Tuesday, April 06, 2010

POPnews - April 6th

[The text of it may be as dry as an overcooked haggis, but the meaning of it is concise and unequivocal; there was a Scotland long before there was an England, it calls out, and ye can like it or lump it! Although it later forced England's Edward III to sign the Treaty of Northampton in March 1328, successive English rulers paid the declaration no heed, and the endurance of the Scottish national identity even less - always at their peril.]

402 CE - Roman general Stilicho defeated the Visigoths under Alaric I at the Battle of Pollentia by surprising them during their celebration of Easter - making this battle the very first 'War on Easter', if you will.

1320 - The Scottish nobility reaffirmed their independence by signing the Declaration of Arbroath, which was then submitted to Pope John XXII at Avignon; believed to have been drafted by Bernard of Kilwinning at Arbroath Abbey, its rhetoric represents a watershed in the First War of Scottish Independence.

1327 - The poet Petrarch first saw his idealized love, Laura (possibly Laura de Noves), in the church of Saint Clare in Avignon; he then proceeded to write 366 poems about her which, even for a smitten poet, is a lot. During the Renaissance they were collected - and are still available as - Il Canzoniere.

1385 - João, Master of the Order of Aviz, was declared King João I by Portugal's council, which met at Coimbra to settle the disputed secession; although the half-brother of his predecessor Ferdinand I, he was technically illegitimate (his mother being Pedro I's mistress Teresa Lourenço and not his consort Constance of Peñafiel). João I's ascension nevertheless ended the civil war known as the 1383-1385 Crisis, brought an end to the Portuguese Interregnum, and established the royal House of Aviz; accordingly, he was remembered within his own lifetime as João the Good.

1652 - Dutch sailor Jan van Riebeeck established a resupply camp at the Cape of Good Hope, which eventually became Cape Town.

1782 - Rama I succeeded King Taksin of Thailand, who was overthrown in a coup d'état after having been declared insane for his delusions of divinity, a practice sorely in need of restoration in certain circles today...

1814 - Napoleon abdicated, whereupon he was exiled to Elba; not very well, as it turns out, but it was a nice first try.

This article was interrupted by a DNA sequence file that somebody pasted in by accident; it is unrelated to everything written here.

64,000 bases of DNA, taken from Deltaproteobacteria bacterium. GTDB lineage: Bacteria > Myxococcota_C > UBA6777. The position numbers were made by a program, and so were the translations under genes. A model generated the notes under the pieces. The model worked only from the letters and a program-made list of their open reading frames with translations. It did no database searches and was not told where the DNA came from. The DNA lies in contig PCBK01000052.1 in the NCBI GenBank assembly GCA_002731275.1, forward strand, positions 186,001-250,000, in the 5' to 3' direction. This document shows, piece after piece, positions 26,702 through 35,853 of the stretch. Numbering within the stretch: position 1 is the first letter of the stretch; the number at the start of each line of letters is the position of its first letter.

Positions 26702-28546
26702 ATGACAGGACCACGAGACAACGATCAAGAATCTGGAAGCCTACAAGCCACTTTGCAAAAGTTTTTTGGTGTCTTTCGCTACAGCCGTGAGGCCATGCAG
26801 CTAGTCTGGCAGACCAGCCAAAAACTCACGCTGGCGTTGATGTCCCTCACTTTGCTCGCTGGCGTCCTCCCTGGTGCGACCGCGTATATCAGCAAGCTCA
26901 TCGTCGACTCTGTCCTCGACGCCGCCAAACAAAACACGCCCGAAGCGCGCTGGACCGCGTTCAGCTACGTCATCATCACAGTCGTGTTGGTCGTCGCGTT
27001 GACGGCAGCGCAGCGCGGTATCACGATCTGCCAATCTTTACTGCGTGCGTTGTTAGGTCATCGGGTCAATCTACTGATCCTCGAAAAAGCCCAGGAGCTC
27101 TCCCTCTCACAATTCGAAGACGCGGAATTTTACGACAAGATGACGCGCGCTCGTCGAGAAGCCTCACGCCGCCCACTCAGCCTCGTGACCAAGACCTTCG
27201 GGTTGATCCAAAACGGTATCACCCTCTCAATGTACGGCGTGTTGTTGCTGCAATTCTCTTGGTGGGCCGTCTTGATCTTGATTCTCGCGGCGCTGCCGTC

1830 - The Church of Jesus Christ of Latter-day Saints was organized by Joseph Smith, Jr. and others at Fayette, New York.

1895 - Oscar Wilde was arrested (at London's Cadogan Hotel) after losing a libel case against John Sholto Douglas, 9th Marquess of Queensberry.

1930 - Having left the Sabarmati Ashram in March, the Mahatma arrived at Dandi, where he raised a lump of mud and salt and declared: 'With this, I am shaking the foundations of the British Empire.' Thus began the Salt Satyagraha, and the even longer trek towards independence for India set in motion by the declaration of the Purna Swaraj in December 1929.

1947 - The first Tony Awards - given for excellence in the theatre - were presented by the American Theatre Wing at the Waldorf Astoria Hotel in New York City.

1965 - Intelsat I (nicknamed Early Bird) - the first communications satellite to be placed in geosynchronous orbit - was launched for COMSAT; deactivated in August 1969, it was briefly reactivated for its 25th Anniversary, and remains inoperational but aloft.

1968 - Racial violence erupted in dozens of cities across the United States in reaction to the assassination of Martin Luther King, Jr.; however, a double explosion which killed 41 and injured 150 in Richmond, Indiana's downtown district was related to a faulty natural gas line, and not to the riots then setting major urban centres ablaze.

1970 - Four California Highway Patrol officers - Walt Frago, Roger Gore, George Alleyn, and James Pence - were killed in a shoot out with Jack Twinning and Bobby Davis in the parking lot of a restaurant in the California town of Newhall, in what came to be called the Newhall massacre. Despite the aid of a bystander, former US Marine Gary Kness, Twinning and Davis were able to make their getaway - albeit only briefly; Davis was arrested shortly after stealing a camper van belonging to Daniel Schwartz, and Twinning killed himself to avoid capture the next morning following a hostage situation involving Stephen Hoag. Davis was found dead of an apparent suicide in his cell at Kern Valley State Prison in August 2009.

1973 - NASA launched its Pioneer 11 spacecraft to explore the outer solar system.

1994 - The Rwandan Genocide began when an aircraft carrying that country's president, Juvénal Habyarimana, and Burundian president Cyprien Ntaryamira was shot down near Kigali International Airport whereupon it crashed into the grounds of the Presidential Residence; many theories abound as to who is responsible, but the sad fact is that almost 1 million Rwandans paid the ultimate price - their own lives - for Hutu hatred of Tutsi. The conflict is eloquently described in Canadian Lieutenant-General Roméo Dallaire's memoir Shake Hands With the Devil, as well as in the 2004 film Hotel Rwanda.

2004 - Rolandas Paksas became the first president of Lithuania to be peacefully removed from office by impeachment.

2005 - Kurdish leader Jalal Talabani became President of Iraq, while Shiite Arab Ibrahim al-Jaafari was named prime minister the next day; al-Jaafari has since been replaced by Nouri al-Maliki.

2009 - A 6.3 magnitude earthquake struck near the Italian city of L'Aquila, killing 307; adding insult to injury, during an inspection of the damage by Silvio Berlusconi, the Italian president couldn't understand why those in temporary shelters were complaining, likening their plight to a 'camping weekend'. He then went on to sexually harass a woman doctor who was aiding in the relief.

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